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Three Shelby Co. Residents Charged with TennCare Fraud

Friday, July 12, 2019 | 11:29am

NASHVILLE, Tenn. – – Three Shelby County residents are each charged in separate cases with TennCare fraud. The Office of Inspector General (OIG), with the assistance of the Shelby County Sheriff’s Office, today announced the arrests:

  • Alaa Ahmad, 40, of Memphis, charged with two counts of TennCare fraud and one count of theft of property over $10,000. Ahmad is accused of obtaining TennCare benefits by claiming his minor child was living with him when in fact the child lives out of the country. Without the dependent, Ahmad was not eligible for TennCare.
  • Ereca Fondren, 33, of Memphis, charged with two counts of TennCare fraud and one count of theft of property over $10,000. Fondren and her minor child obtained medical benefits through TennCare when she intentionally mispresented that her family lived in Tennessee; they actually lived in Mississippi, rendering them ineligible for TennCare.
  • Sonya Boyland, 43, of Memphis, charged with three counts of TennCare fraud and one count of theft of property over $10,000. Boyland is accused of receiving TennCare benefits by fraudulently failing to disclose her income to the state which would have made her ineligible for TennCare benefits. During the course of the arrest, the Shelby County Sheriff’s Office uncovered additional crimes including theft of several firearms, motor vehicle theft and several burglaries of motor vehicles.  These discoveries lead to the arrest of six other individuals.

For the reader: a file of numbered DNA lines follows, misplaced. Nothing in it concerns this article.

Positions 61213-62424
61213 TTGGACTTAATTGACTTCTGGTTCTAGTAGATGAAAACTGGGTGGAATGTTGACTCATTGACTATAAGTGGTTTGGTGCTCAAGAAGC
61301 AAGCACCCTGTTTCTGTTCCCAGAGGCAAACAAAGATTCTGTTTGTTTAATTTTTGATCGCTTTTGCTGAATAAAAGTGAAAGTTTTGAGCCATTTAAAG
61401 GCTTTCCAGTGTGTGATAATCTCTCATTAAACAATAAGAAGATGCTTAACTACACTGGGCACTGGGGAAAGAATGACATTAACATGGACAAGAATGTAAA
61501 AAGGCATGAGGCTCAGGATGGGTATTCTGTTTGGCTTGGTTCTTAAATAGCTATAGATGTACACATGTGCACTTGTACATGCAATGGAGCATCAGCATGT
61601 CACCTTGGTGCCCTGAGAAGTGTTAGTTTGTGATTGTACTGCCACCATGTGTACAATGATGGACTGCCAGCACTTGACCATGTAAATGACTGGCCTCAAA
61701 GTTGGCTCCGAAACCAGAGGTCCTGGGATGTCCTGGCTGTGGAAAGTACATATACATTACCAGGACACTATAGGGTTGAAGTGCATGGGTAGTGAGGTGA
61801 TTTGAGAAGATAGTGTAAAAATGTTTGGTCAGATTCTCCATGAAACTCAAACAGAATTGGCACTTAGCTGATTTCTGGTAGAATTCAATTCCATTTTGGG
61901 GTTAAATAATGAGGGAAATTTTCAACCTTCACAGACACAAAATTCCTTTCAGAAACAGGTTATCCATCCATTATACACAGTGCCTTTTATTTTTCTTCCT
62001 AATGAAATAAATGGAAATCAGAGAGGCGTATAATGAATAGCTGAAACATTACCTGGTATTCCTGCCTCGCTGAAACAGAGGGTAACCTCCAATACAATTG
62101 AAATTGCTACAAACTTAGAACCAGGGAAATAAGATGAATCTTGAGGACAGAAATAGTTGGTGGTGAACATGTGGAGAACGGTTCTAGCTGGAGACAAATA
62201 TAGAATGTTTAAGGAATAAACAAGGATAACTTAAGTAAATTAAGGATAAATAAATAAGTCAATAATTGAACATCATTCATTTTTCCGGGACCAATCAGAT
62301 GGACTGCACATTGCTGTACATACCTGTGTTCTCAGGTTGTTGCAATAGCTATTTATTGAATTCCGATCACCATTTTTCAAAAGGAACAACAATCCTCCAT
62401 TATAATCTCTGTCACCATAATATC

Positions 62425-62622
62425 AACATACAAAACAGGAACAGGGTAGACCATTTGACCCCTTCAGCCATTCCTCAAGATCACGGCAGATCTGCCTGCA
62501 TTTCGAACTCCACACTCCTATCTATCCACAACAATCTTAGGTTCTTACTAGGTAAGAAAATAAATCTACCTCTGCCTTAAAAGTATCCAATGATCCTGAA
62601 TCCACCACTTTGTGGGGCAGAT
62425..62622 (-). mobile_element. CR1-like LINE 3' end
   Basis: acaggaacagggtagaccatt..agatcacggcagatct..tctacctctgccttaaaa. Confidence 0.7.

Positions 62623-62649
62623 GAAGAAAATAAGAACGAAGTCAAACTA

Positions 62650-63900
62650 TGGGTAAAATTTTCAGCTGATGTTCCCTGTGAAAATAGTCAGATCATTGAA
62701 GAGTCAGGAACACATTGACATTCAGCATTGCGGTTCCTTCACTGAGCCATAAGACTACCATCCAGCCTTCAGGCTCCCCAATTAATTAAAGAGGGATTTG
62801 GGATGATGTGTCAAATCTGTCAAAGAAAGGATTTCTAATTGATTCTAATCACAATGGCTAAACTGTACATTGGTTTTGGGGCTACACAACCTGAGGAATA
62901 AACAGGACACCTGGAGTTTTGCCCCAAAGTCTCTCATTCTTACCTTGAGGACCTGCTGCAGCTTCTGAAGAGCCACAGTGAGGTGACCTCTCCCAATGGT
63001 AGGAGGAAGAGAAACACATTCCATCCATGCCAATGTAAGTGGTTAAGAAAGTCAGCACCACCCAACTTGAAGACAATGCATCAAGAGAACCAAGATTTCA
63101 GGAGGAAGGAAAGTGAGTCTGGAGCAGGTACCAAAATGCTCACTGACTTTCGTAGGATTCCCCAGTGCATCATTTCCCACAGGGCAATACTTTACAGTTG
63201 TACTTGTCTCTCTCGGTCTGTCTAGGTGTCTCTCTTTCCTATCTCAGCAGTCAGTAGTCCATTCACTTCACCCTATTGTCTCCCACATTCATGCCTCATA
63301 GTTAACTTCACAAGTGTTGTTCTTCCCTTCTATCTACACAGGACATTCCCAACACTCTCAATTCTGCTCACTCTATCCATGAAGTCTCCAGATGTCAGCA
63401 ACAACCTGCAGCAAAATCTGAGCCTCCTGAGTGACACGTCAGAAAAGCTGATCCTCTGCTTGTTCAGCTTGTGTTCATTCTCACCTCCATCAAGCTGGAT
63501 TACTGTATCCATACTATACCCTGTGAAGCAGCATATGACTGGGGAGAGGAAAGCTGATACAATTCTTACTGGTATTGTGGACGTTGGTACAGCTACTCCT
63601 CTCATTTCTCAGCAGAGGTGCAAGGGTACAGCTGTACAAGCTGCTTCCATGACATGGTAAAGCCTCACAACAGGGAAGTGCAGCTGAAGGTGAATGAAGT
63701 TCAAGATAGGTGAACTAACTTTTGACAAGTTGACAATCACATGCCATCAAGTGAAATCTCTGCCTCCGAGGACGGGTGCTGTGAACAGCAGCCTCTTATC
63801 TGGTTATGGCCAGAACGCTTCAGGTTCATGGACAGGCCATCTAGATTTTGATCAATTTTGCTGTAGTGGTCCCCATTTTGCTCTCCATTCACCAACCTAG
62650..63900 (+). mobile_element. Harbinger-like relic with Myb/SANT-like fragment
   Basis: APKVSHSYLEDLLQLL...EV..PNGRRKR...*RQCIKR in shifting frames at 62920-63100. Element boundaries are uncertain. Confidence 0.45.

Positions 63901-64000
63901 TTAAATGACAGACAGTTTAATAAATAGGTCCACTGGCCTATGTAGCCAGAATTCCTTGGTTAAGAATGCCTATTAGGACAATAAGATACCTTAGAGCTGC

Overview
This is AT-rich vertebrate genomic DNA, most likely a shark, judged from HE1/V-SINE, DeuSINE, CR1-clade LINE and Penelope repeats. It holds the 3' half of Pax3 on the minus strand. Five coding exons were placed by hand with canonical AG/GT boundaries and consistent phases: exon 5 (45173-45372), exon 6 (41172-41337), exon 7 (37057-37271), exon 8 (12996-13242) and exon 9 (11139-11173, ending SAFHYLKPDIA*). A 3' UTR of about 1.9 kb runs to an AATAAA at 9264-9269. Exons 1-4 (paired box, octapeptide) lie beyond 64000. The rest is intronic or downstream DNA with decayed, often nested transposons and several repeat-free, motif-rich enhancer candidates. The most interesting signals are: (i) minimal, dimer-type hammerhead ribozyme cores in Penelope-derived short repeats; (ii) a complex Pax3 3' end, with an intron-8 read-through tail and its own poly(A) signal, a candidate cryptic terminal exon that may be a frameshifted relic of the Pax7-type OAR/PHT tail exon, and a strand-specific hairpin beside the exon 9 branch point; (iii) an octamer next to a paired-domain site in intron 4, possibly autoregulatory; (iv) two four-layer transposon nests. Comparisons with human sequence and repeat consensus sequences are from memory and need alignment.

“People who provide false information in order to receive TennCare benefits are making a bad choice that can land them in jail and facing heavy fines,” Inspector General Kim Harmon said. “The OIG works diligently to preserve TennCare resources and Tennessee taxpayers’ money. “

District Attorney General Amy T. Weirch is prosecuting. TennCare fraud is a Class D felony punishable by up to four years in prison per charge. Theft of property over $10,000 is a Class C felony which carries a sentence of up to six years in prison.

The OIG, which is separate from TennCare, began full operation in February 2005 and has investigated cases leading to more than $3 million being repaid to TennCare, with a total estimated cost avoidance of more than $163.6 million for TennCare, according to latest figures. To date, 3,109 people have been charged with TennCare fraud.

Through the OIG Cash for Tips Program established by the Legislature, Tennesseans can get cash rewards for TennCare fraud tips that lead to convictions.  Anyone can report suspected TennCare fraud by calling 1-800-433-3982, toll-free, from anywhere in Tennessee; or log on to www.tn.gov/oig/ and follow the prompts that read “Report TennCare Fraud.”